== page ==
In the government’s report, early access to support was the most important solution to tackling mental health issues effectively, with 81% agreeing its significance.  However, often, employees only access support services when they have reached breaking point, so identifying problems in these early stages is crucial to minimising the repercussions of poor mental health. This is easier said than done as many employees lack confidence in the mental health support provided at work which has resulted in just 34% of staff sourcing support from their workplace. Employers must bridge the gap by proactively and regularly educating the workforce about services they can access or emphasising the benefits available. This then leads to increased uptake of the chosen EAP, helping to prevent instances of mental health crisis before they occur. When employees are aware of the services at their disposal and are encouraged to use them, early intervention becomes a reality, allowing them to bypass NHS services and quickly access sufficient care through work.

Unlocking early intervention with EAP plans

Employee Assistance Programmes (EAPs) hold the key to unlocking earlier intervention and promoting better mental health outcomes. Organisations using health and wellbeing providers who promote quality care can give their employees access to services within five to seven working days at the time of need and can intervene early through other means such as providing employees with a qualified GP helpline than can be accessed at any time. When employees are able to access quality EAP services quicker, they can achieve support before a problem escalates and worsens, therefore leading to better clinical outcomes and less sickness leave. Not-for-profit health and wellbeing provider BHSF success stories show that over 94% of people using its service in 2022 were able to remain in work or to return to work quicker.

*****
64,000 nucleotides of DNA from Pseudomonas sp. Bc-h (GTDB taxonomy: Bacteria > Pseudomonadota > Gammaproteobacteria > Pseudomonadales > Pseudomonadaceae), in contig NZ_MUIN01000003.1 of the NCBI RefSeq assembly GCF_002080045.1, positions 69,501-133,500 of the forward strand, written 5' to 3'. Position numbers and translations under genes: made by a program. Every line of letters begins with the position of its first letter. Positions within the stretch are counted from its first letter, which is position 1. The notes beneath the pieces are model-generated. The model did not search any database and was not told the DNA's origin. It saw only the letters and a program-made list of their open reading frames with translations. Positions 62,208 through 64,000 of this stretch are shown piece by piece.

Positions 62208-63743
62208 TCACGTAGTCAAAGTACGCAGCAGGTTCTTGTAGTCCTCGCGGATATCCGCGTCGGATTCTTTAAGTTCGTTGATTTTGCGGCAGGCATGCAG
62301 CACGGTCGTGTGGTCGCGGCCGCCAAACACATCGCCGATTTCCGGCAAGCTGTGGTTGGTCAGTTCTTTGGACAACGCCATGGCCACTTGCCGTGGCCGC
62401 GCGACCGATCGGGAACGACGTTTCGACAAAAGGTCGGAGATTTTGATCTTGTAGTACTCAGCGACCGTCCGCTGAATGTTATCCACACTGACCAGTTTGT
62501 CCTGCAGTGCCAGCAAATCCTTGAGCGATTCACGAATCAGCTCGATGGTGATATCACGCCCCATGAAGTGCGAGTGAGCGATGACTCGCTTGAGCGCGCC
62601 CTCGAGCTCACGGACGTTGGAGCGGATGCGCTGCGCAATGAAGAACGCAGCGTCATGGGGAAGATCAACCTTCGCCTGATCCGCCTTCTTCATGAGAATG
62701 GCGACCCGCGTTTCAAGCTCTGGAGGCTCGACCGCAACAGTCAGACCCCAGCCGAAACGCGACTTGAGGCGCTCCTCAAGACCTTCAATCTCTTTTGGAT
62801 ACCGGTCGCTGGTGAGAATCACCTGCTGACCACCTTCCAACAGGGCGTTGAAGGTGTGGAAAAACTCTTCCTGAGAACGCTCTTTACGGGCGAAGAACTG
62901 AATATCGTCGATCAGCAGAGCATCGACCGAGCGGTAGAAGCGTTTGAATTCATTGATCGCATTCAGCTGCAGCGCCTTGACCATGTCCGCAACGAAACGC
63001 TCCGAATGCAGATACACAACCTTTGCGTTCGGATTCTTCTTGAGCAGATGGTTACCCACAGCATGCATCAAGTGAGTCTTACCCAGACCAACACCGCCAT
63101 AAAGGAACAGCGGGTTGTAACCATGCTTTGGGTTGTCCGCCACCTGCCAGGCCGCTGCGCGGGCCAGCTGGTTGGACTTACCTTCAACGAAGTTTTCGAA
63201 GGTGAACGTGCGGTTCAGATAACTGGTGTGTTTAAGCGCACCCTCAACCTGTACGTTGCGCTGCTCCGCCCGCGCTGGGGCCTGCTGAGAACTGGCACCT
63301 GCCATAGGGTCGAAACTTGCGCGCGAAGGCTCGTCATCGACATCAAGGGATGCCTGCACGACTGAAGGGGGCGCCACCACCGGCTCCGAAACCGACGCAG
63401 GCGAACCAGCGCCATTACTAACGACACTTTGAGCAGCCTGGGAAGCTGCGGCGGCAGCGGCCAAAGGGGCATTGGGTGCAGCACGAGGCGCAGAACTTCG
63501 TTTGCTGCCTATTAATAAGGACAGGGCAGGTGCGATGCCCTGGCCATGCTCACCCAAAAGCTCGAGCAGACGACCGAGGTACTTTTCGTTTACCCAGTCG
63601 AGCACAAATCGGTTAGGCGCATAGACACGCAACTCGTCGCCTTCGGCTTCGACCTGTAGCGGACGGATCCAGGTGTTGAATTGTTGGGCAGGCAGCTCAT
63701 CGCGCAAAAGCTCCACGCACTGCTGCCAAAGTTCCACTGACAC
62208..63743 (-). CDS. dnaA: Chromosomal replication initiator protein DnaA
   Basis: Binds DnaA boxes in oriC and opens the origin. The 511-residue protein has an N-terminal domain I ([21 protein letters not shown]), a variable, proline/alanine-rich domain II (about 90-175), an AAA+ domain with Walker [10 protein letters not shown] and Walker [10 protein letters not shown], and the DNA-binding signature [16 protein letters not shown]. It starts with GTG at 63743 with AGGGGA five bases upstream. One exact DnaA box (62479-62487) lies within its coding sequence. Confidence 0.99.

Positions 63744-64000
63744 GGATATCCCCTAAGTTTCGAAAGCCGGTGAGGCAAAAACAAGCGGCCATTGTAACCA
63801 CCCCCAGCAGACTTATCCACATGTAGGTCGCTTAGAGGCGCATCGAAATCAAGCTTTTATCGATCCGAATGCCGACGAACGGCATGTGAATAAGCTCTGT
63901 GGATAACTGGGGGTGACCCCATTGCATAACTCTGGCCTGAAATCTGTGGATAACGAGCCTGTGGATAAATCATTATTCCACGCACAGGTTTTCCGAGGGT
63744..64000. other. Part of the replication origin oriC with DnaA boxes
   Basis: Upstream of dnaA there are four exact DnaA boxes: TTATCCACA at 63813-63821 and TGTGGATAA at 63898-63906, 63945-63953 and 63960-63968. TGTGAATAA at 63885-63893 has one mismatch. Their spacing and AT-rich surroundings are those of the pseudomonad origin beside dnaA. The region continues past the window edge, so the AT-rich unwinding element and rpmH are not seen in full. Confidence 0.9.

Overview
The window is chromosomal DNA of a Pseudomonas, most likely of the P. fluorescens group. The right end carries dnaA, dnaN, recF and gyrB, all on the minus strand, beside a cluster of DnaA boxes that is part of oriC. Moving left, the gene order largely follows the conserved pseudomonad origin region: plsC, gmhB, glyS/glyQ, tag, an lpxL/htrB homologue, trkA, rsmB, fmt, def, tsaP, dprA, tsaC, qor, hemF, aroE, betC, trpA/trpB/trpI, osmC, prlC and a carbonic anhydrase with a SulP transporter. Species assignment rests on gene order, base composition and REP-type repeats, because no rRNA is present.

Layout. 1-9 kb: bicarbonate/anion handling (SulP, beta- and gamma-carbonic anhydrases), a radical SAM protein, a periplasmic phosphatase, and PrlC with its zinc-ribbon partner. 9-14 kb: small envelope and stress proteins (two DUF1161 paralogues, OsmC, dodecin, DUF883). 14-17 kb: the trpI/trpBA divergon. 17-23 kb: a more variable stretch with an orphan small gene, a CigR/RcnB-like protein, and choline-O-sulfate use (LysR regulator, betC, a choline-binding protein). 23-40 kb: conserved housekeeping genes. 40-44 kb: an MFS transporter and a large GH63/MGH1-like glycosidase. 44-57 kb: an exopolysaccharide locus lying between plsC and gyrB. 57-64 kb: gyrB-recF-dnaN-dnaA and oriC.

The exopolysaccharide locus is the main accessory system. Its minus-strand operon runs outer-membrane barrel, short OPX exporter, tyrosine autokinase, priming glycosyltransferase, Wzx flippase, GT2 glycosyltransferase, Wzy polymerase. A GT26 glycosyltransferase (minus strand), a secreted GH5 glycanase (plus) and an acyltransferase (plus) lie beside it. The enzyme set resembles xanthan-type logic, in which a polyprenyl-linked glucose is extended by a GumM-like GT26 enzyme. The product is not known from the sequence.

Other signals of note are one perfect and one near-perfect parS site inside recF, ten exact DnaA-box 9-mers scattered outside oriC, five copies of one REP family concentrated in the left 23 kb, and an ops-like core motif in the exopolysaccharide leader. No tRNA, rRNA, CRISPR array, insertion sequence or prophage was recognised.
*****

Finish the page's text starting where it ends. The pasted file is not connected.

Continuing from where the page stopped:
A holistic approach

Mental health and wellbeing concerns encompass a wide range of influences from financial management to social relationships to job security, all of which must be addressed comprehensively. EAPs offer a versatile solution providing financial support, employment benefits, and relational and mental support tailored to the individual needs of each workplace. Holistic EAPs include services such as cash plans, debt advice, discount portals, benefits packages, counselling, spousal and dependent support –- and employers should seek an EAP specialising in all aspects of care to help implement a well-rounded wellbeing initiative that truly meets the unique needs of their workforce.

Bespoke wellbeing programmes that engage with the individual employee needs are significantly more effective in improving issues with workplace wellbeing than ‘one-size-fits-all’, short-term strategies. To help employees get the treatment they need within good time, businesses need to not only implement an EAP, but they need to promote it too. EAPs should also be part of a wider mental health and wellbeing strategy to ensure that employees come to work as their mentally healthiest selves, therefore reducing sick leave across the company and maximising productivity.

Ryan Parish
Commercial Data and Insight Manager at BHSF | Website | + posts

Ryan has been working in financial services for nearly 20 years and holds a Certificate in Insurance from the Chartered Insurance Institute. His areas of special interest include data and market movements looking towards the future of insurance and healthcare within the UK.